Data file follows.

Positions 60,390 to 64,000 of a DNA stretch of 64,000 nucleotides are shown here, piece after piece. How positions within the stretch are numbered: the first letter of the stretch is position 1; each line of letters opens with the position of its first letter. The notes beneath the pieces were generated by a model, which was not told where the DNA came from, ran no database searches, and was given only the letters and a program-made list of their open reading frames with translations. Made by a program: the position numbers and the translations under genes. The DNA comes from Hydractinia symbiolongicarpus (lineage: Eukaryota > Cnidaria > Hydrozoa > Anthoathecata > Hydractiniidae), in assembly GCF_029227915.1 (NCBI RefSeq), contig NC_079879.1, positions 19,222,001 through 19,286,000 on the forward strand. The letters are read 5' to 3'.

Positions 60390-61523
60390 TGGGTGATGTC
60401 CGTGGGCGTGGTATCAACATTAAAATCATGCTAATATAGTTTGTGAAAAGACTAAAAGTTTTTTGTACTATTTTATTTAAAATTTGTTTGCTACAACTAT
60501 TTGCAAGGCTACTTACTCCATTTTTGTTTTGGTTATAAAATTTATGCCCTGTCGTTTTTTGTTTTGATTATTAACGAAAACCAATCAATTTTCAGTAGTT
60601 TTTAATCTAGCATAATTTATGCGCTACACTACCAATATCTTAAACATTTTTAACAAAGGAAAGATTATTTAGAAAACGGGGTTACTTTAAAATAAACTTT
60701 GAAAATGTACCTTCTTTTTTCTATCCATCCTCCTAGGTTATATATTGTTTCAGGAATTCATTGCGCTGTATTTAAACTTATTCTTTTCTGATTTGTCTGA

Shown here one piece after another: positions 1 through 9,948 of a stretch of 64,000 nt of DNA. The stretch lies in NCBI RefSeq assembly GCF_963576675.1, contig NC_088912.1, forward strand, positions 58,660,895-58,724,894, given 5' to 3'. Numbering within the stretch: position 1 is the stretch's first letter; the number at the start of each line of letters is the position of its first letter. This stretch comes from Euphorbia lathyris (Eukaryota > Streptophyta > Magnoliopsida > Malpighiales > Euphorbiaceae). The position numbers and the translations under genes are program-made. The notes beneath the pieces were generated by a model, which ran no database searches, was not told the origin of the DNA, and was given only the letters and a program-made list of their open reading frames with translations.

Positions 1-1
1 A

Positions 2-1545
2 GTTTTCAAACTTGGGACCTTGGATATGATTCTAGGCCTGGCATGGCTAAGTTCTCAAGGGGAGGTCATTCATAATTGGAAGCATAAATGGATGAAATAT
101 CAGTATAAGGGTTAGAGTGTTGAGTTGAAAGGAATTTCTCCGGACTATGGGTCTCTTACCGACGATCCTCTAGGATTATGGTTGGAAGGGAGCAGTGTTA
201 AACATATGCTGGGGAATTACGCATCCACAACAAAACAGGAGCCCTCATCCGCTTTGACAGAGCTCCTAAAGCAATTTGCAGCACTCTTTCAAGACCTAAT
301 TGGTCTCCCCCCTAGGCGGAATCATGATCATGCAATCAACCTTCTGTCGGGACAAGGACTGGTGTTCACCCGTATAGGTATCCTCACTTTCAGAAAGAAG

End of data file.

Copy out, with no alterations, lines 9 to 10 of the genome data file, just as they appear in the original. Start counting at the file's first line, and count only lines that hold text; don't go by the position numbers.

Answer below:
Positions 1-1
1 A